Saturday, April 30, 2011

Some experiences scp'ing to Haiku

Today I tried to copy a file from my Mac to Haiku on my Dell E520.
The command I used on the Mac was simply

scp some.file user@

However, this produced this error message
Someone could be eavesdropping on you right now (man-in-the-middle attack)!
It is also possible that the RSA host key has just been changed.
The fingerprint for the RSA key sent by the remote host is
Please contact your system administrator.
Add correct host key in /Users/paulfxh/.ssh/known_hosts to get rid of this message.
Offending key in /Users/paulfxh/.ssh/known_hosts:4
RSA host key for has changed and you have requested strict checking.
Host key verification failed.
lost connection

Well, the reason for this was clear because most of the OSes I use on the Dell E520 have the same internal IP (
I had already generated an RSA key for another OS with the same IP which meant that Haiku's key for this IP was not the one in /Users/paulfxh/.ssh/known_hosts
Luckily, this is easy to resolve as pointed out in this thread. Just open the known_hosts file and delete the line (usually a very long line which stretches to the next IP or the end of file if there are no other IP's after the one you're deleting.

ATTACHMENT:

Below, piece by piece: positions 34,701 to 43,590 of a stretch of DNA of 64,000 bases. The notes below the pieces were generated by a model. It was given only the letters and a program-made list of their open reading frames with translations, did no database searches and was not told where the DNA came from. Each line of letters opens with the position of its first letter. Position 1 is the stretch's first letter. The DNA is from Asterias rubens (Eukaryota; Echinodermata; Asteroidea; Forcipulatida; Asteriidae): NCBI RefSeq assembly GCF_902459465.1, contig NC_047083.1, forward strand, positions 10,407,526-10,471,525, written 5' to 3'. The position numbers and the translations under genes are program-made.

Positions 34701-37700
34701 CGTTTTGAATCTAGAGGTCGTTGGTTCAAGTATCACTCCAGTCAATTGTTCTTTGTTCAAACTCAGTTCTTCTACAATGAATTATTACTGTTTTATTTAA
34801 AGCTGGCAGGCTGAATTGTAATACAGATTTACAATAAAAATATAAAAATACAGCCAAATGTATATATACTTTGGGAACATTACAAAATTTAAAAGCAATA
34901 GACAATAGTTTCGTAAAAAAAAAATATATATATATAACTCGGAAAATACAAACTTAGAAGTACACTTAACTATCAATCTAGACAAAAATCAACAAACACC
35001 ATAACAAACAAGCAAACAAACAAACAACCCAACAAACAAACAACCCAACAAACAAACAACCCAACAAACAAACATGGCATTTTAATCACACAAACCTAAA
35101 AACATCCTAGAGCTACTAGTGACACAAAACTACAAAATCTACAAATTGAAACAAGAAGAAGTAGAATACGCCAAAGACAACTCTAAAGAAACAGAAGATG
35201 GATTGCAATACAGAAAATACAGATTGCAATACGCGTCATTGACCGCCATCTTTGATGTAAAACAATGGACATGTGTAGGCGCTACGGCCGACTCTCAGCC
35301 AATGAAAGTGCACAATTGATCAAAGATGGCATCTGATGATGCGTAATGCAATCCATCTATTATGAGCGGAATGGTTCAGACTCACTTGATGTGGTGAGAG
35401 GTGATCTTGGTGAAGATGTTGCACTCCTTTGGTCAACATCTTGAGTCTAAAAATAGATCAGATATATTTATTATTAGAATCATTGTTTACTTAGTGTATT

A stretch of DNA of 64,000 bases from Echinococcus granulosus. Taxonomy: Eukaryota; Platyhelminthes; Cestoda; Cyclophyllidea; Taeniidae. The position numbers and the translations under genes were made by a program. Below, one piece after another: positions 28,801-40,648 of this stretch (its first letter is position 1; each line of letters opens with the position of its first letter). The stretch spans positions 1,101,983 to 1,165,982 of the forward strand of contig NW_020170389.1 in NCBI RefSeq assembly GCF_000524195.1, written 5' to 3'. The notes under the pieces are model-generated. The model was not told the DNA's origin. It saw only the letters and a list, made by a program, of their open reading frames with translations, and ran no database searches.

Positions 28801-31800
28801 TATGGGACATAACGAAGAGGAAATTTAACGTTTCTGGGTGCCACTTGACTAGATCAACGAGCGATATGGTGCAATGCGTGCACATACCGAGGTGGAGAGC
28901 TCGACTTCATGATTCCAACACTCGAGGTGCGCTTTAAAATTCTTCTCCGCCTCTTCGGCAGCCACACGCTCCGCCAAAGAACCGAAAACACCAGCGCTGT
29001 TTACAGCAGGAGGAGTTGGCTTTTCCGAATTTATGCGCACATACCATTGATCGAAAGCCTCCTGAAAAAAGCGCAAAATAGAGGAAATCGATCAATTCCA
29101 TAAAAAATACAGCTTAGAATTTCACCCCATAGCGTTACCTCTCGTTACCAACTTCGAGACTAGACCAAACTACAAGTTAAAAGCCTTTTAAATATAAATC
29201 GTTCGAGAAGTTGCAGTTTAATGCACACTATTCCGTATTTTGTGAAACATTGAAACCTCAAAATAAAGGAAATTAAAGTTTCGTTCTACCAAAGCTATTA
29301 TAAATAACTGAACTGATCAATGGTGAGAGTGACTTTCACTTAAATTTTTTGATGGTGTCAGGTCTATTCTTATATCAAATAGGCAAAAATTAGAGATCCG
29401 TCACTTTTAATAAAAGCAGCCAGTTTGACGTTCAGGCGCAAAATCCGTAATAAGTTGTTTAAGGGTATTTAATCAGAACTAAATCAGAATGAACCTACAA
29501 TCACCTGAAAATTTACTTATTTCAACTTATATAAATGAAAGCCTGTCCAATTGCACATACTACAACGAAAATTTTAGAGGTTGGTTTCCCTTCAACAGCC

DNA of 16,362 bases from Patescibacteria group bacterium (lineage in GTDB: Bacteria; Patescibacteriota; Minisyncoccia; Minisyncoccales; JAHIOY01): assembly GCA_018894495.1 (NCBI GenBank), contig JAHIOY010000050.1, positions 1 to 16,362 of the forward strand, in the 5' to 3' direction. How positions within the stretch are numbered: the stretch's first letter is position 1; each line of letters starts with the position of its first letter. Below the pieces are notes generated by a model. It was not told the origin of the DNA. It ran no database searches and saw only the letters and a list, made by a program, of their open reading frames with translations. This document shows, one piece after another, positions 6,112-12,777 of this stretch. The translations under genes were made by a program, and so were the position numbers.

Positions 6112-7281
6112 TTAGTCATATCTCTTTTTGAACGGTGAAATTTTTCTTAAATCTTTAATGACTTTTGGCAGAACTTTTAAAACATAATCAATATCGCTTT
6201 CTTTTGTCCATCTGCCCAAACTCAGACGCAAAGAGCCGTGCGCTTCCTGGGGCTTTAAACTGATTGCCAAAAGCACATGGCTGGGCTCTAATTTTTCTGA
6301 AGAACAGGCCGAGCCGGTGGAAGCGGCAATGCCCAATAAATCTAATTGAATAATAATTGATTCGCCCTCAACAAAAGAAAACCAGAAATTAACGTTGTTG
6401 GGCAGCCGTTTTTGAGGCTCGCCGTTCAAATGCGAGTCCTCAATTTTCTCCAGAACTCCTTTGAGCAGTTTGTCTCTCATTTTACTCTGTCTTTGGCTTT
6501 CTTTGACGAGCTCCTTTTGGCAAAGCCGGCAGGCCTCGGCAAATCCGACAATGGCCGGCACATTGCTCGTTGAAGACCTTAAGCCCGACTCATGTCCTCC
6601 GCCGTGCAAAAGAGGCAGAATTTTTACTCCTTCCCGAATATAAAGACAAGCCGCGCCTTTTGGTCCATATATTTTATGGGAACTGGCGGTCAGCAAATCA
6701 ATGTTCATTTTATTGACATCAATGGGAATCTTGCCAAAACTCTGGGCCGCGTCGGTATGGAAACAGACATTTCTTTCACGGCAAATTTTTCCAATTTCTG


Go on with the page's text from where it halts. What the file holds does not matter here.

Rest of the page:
After this, just reboot and try the scp command again.

Incidentally, to run the TextEditor on my Mac to edit the known_hosts file, which is in a hidden directory (.ssh), I found it more convenient to issue this command from a terminal:
open -a /Applications/ "/Users/paulfxh/.ssh/known_hosts"

[Edit: Actually, it's a lot easier to use this format
open -e .ssh/known_hosts

The -e switch specifies TextEdit and as I was already in my home directory, I didn't need to include /Users/paulfxh/ in the file specification. Additionally, it seems the quotes around the file spec are not needed.
So, the total characters to be typed has been reduced by nearly two thirds from 68 to 24.

Before running the scp command, and although I'd been using Haiku for a number of years, I realized that I knew neither the username nor the password. This is simply because it's not required to login and I've never had any occasion to need it, until now.
Finding the username is easy.
Either run this command in a terminal

or run this one, again from a terminal
cat /etc/passwd

Both provided the Haiku username as user although the second included sshd too.
OK, but what about the password?
I don't believe any OS allows you to discover the password for a user. However, you can change the password and that's what I did using this command
passwd user

this asked me to key in the new password and then repeat it, and that was it.
Now, I can scp to Haiku.

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